That decision came back to bite me rather quickly as I found I would need to wait over three hours to even talk to the doctor on call and formulate a plan. In the meantime, as in the doctor's office, not much of consequence was happening in my uterus, since the contractions were all over the place. Though I was hoping for a quick ending, I still wanted to try the least-invasive route first. A membrane sweep had worked wonders for starting Michael's labor, so I asked to do that first.

Waiting on the doctor before incessant hunger set in. Not much happening, except not-sure-what going on with my hair...
Unpleasant as it was, it bought me nothing. The doctor was supposed to check in after an hour but was keeping fairly busy and could not swing by for over two more, at which point there was a shift change that caused even more delays. By perhaps three hours later I had decided to try one more thing before moving on to pitocin (the prospect of which terrified me): the breaking of my water. However, even as I moved forward with this plan I was doubting myself. I was hungry beyond belief and my energy was waning. Though we agreed as the crochet hook tool began its work to check back in two hours later, I wasn't sure I wanted to give the process that long, especially given that each return of a doctor seemed to be fraught with delays.

I made sure Tom got lunch at the hospital as soon as possible, but once admitted I was sadly not allowed much of anything.
Though I generally became more uncomfortable after my water was broken in that the sensation of every movement within was magnified, the contractions themselves were not becoming reliably stronger or more frequent. Even thirty minutes after the procedure this seemed to be the case, and it wasn't too much longer after that that I threw my hands in the air and decided to not only go for the pitocin, but to throw in an epidural as well. I was a long way away from the mindset I'd had as a first-time new mom that valued a natural, non-invasive birth over all else, though to be fair even going in to my firstborns birth with that attitude did not stop me from giving in to the offer of an epidural once the pain and exhaustion had swiftly managed to overwhelm me. This time it was not pain that swayed me, but the fear of it- of having to handle it when I already felt so spent- and the fear of any further source of anxiety when I was maxed out on stress to begin with.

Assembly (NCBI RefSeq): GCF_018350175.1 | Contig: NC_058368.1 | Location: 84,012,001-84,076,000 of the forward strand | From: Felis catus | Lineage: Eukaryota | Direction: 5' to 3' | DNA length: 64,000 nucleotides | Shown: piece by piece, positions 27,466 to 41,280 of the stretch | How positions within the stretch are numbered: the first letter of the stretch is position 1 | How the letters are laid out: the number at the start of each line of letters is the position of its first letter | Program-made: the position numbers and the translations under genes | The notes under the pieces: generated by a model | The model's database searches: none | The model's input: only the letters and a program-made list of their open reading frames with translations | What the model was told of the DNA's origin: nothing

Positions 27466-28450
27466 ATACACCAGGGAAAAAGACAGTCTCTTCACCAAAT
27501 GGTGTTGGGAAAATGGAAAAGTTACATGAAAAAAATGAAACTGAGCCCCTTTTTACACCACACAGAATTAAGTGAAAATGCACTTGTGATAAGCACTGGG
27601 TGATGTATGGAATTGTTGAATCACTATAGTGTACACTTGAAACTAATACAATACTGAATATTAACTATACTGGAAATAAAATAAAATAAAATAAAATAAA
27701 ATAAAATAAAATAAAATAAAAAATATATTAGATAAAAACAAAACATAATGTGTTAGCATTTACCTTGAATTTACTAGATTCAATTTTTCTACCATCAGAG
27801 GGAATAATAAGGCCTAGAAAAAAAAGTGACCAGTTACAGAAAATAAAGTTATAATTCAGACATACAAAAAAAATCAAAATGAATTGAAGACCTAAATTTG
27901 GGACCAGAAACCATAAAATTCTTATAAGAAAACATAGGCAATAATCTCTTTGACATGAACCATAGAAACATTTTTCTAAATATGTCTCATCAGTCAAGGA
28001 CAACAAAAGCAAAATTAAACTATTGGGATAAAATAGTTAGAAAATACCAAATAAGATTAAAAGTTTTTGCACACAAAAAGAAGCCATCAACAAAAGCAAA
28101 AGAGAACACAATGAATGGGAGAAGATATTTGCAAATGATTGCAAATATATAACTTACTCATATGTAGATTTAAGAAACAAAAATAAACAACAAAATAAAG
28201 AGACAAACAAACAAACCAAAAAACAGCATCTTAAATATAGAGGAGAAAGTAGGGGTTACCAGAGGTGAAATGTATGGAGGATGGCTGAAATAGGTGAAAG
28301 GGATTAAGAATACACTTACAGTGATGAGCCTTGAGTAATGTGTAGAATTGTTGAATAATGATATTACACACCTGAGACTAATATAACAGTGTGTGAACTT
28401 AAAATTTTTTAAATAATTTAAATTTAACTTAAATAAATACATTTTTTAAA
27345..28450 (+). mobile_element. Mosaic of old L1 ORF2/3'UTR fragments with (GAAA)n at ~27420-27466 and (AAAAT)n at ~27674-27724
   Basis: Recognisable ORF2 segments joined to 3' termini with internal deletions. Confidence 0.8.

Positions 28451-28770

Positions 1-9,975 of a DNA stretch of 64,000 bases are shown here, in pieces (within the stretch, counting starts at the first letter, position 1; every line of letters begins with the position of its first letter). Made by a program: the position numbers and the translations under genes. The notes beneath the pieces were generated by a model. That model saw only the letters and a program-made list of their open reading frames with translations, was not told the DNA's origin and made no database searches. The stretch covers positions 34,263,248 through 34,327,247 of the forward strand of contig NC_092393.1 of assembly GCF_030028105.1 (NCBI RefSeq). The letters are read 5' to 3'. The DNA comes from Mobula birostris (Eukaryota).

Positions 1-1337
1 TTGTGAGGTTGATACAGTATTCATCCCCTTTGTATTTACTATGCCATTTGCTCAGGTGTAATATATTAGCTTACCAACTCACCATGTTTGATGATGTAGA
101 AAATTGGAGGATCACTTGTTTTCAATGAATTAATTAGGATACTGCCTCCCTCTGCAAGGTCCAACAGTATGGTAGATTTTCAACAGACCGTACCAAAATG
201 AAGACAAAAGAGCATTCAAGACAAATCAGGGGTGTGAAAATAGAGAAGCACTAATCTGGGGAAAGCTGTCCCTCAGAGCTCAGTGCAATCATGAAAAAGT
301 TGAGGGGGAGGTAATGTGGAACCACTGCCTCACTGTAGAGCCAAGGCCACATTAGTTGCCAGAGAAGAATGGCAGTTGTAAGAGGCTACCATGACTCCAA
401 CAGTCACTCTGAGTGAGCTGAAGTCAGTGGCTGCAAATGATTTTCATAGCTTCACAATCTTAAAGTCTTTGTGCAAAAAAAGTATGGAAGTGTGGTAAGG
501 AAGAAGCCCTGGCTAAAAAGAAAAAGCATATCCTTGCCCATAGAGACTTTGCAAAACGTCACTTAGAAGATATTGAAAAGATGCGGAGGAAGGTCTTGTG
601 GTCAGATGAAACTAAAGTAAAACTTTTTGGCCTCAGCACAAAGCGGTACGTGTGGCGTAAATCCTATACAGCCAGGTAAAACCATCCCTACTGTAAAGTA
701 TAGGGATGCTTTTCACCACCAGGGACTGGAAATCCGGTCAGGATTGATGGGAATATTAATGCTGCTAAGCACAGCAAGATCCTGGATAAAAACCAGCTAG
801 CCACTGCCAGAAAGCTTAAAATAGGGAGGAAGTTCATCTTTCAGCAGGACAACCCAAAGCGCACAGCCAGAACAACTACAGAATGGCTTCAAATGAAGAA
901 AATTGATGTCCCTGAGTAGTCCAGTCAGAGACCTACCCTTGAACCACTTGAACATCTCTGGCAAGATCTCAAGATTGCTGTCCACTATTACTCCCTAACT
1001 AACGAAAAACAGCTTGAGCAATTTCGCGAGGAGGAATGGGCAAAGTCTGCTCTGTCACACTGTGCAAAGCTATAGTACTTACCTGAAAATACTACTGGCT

Same view- same room, even- as that first night in the hospital, but this time with real hope that my daughter would come and be placed there very soon in the joyful moments following her birth.